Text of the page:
ATLAS OF REMOTE ISLANDS
by Judith Schalansky
by Steven H Silver
*A reader who has read a European translation of the book reports that this is rendered more accurately, so this would appear to be an issue with the English translation.
There is something magical about an atlas that helps transport the reader to a distant place, even if the atlas merely shows a small green country with foreign names in a distant land. Such an atlas captured Judith Schalansky's imagination when she was growing up in the closed society of East Germany during the cold war. Schalansky went on to study art history and graphic design, but never lost her infatuation with maps and distant places. The result is Atlas of Remote Islands, a look at fifty extremely remote locations around the world that Schalansky explains capture her imagination, but which she doubts she'll ever visit. The islands range from the famous, such as Easter Island, to the obscure, such as Fangataufa.
Each island receives a two page spread. The recto provides a map of the island as rendered by Schalansky, with all maps reproduced at the same scale of 1:250,000 and offering various amount of detail, depending on the size of the island. On the verso of each entry is the name (and alternative names) for each island, the island's grographic coordinates, distances to other locations, and a very basic timeline, frequently only showing the date of discovery, but occasionally showing more, if the island's history warrants it.
The main part of each entry is made up of Schalansky's comments on the island. While these take many forms, describing them as descriptions of the islands or histories of the islands makes them sound too structured. They seem, rather, to be musings of the islands. Her discussion of Macquarie Island includes the almost poetic description of Henry Eld disappearing into a black and white field of penguins, while for Lonely Island, she describes the deserted research station on the Arctic island. Frequently, Schalansky fails to provide context in her discussion of the various islands, instead just creating a nearly haiku-like sense of sparseness that doesn't really explain anything about the island. Oddly, Schalansky's entry on Pitcairn Island is mostly a description of Fletcher Christian's death, as depicted by Marlon Brando in the 1962 film Mutiny on the Bounty.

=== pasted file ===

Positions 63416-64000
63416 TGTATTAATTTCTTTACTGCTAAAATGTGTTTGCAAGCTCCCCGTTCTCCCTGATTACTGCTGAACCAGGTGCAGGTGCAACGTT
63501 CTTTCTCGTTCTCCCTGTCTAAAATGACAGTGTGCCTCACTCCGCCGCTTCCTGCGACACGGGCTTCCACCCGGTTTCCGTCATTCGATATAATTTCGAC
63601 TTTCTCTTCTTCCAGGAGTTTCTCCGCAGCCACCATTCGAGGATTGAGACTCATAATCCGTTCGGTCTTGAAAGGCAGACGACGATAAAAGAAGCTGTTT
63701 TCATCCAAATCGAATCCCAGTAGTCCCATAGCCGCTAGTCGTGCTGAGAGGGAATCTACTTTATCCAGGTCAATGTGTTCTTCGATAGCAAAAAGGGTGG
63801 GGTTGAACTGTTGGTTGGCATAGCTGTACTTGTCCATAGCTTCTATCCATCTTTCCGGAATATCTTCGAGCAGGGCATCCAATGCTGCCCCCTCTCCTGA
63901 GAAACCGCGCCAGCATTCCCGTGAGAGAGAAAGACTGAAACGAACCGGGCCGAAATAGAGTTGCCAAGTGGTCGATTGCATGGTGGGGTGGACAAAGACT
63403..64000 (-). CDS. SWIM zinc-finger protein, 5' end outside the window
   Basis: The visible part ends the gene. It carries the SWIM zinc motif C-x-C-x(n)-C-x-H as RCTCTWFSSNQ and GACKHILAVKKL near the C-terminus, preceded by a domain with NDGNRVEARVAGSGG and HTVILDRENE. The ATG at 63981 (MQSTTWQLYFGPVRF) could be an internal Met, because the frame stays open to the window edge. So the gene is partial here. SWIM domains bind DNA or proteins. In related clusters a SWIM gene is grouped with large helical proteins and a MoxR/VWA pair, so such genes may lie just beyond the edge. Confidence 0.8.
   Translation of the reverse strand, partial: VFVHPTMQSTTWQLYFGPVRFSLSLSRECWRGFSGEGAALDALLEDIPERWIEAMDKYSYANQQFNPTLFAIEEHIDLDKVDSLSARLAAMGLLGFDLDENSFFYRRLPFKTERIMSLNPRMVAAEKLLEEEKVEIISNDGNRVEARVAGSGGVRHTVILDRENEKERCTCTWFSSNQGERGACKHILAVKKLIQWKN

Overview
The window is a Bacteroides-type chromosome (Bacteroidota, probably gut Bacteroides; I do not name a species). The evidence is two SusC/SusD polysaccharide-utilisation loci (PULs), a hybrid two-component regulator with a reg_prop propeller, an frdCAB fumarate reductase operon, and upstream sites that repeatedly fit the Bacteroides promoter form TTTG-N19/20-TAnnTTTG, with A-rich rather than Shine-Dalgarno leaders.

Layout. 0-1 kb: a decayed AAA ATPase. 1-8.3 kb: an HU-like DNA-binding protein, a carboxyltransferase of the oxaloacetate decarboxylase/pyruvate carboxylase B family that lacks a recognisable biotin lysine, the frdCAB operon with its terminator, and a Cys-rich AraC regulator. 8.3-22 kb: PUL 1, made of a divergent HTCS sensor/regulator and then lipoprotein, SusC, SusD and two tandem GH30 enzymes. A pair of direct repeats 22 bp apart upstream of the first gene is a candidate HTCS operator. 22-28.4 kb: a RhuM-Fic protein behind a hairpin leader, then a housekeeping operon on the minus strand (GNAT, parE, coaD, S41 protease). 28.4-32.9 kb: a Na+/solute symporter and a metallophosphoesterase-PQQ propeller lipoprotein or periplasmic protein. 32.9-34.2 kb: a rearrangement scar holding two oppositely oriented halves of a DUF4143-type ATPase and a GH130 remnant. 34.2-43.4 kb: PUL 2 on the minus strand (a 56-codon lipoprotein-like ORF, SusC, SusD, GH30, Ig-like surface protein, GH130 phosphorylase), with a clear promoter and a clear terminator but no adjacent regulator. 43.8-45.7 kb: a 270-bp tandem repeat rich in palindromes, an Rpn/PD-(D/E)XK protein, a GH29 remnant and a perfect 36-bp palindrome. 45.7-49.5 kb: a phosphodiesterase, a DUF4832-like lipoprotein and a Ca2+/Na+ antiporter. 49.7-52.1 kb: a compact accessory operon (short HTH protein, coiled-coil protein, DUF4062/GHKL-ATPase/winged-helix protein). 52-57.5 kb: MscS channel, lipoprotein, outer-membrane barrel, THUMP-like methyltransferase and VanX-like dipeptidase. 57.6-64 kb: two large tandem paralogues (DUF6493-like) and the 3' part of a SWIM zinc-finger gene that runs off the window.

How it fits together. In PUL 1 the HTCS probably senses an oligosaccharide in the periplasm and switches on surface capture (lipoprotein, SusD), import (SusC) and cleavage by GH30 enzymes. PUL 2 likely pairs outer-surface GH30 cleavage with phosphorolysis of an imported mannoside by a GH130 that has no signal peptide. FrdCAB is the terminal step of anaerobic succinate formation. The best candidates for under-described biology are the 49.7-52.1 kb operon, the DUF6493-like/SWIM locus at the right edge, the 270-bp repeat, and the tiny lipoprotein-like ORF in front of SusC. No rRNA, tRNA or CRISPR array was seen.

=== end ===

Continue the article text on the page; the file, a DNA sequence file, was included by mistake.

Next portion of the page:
The book does have some factual errors, although it is unclear if they are the results of Schalansky's writing or Lo's translation.* One instance occurs in the entry for Campbell Island, in which the text states that during a transit of Venus, "Venus is already covering half the sun." Since during a transit, Venus can only appear as a small spot in front of the sun, this should probably read "Venus has already crossed half the sun." The error does lead to questions about how many other errors may exist in the book.
Other remote islands are notable in their lack of inclusion. Perhaps the most obvious of these is Elephant Island off the Antarctica Peninsula, and from which the Shackleton expedition left on their voyage to South Georgia Island (another good candidate for this volume). Unfortunately, the book doesn't indicate how Schalansky selected the fifty islands she decided to discuss.
Atlas of Remote Islands is an excellent concept for a book, and with only fifty entries, Schalansky has left plenty of room for future volumes covering the myriad other remote islands around the world. Unfortunately, the book's execution, particularly with regard to its discussion of these fifty islands is lacking, causing the reader to want to learn more about the islands. Fortunately, the ready access of the internet allows the reader to massage that desire, frequently with photographs of even some of the most remote locations.
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